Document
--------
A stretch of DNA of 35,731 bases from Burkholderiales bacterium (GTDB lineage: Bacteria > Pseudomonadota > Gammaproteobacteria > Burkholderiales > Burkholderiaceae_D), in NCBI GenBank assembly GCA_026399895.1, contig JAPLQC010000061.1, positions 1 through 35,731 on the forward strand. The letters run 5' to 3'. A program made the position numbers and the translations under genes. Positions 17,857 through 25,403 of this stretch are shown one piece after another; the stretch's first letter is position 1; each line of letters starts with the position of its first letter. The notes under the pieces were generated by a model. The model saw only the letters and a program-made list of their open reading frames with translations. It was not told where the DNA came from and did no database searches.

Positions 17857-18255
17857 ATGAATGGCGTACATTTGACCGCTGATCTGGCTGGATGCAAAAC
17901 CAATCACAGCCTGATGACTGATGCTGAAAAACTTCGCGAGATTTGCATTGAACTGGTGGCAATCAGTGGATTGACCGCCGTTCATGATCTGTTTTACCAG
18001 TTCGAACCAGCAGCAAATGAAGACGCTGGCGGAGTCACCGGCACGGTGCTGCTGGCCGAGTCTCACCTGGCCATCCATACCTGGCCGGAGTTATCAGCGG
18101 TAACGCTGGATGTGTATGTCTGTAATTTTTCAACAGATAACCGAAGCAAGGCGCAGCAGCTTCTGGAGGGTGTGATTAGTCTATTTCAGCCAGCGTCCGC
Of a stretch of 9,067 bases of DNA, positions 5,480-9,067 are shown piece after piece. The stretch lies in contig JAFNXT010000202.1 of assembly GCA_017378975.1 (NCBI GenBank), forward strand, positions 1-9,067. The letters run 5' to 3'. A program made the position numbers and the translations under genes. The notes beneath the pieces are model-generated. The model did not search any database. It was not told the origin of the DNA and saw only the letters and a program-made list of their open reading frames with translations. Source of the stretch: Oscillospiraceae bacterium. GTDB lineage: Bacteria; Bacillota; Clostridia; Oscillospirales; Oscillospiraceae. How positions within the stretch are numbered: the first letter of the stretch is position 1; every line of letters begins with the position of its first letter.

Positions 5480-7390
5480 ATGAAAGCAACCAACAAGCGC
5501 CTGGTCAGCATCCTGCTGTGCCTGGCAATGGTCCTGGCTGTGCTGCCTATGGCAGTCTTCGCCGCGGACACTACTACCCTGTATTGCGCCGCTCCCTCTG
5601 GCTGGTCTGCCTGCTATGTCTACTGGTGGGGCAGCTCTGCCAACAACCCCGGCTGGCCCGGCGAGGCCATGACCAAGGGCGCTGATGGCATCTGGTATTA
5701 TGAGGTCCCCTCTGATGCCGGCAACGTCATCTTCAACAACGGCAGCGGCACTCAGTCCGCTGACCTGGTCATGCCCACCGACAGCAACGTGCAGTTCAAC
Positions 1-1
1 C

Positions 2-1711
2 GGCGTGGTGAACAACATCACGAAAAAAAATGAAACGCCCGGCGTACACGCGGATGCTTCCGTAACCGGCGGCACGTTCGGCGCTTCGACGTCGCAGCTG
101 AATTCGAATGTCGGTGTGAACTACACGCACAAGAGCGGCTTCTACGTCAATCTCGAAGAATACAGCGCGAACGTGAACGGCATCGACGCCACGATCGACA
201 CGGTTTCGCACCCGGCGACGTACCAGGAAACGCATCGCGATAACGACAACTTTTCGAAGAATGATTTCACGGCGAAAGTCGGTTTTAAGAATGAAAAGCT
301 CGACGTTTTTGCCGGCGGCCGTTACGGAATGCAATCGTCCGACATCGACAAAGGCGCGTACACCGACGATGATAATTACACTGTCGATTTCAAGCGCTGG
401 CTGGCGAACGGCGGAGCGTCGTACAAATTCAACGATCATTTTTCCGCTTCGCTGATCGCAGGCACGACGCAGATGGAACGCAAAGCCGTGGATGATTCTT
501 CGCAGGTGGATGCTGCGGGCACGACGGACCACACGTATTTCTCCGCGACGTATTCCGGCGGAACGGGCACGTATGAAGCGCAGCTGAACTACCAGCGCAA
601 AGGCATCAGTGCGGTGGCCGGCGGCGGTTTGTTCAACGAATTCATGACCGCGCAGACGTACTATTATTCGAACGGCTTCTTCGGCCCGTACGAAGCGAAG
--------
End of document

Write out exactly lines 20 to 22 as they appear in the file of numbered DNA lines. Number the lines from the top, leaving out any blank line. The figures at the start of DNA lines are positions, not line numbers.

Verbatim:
401 CTGGCGAACGGCGGAGCGTCGTACAAATTCAACGATCATTTTTCCGCTTCGCTGATCGCAGGCACGACGCAGATGGAACGCAAAGCCGTGGATGATTCTT
501 CGCAGGTGGATGCTGCGGGCACGACGGACCACACGTATTTCTCCGCGACGTATTCCGGCGGAACGGGCACGTATGAAGCGCAGCTGAACTACCAGCGCAA
601 AGGCATCAGTGCGGTGGCCGGCGGCGGTTTGTTCAACGAATTCATGACCGCGCAGACGTACTATTATTCGAACGGCTTCTTCGGCCCGTACGAAGCGAAG